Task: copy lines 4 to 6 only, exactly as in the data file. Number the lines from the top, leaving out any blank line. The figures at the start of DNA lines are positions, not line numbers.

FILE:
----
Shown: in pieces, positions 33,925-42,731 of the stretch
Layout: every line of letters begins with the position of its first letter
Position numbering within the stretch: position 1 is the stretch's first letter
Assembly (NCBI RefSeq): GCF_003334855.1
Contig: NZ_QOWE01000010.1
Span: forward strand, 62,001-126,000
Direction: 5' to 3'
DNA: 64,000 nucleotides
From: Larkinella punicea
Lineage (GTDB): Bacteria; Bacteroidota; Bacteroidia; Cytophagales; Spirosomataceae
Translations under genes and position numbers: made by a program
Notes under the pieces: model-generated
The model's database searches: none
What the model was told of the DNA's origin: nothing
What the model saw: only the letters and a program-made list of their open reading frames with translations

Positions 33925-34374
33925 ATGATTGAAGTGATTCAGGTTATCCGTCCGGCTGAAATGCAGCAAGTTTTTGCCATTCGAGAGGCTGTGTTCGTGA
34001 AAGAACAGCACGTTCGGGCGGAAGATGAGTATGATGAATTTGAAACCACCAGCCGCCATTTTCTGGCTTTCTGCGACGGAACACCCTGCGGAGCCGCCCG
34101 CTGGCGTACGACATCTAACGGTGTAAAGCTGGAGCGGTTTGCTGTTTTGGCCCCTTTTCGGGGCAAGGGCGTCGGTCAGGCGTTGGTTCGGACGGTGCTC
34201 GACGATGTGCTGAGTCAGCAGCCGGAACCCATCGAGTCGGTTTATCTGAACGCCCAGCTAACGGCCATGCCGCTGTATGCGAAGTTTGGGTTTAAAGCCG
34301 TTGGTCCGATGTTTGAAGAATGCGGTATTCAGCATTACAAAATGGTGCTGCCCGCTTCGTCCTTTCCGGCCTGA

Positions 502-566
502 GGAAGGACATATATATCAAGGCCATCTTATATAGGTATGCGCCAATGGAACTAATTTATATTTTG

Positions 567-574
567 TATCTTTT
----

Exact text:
Assembly (NCBI RefSeq): GCF_003334855.1
Contig: NZ_QOWE01000010.1
Span: forward strand, 62,001-126,000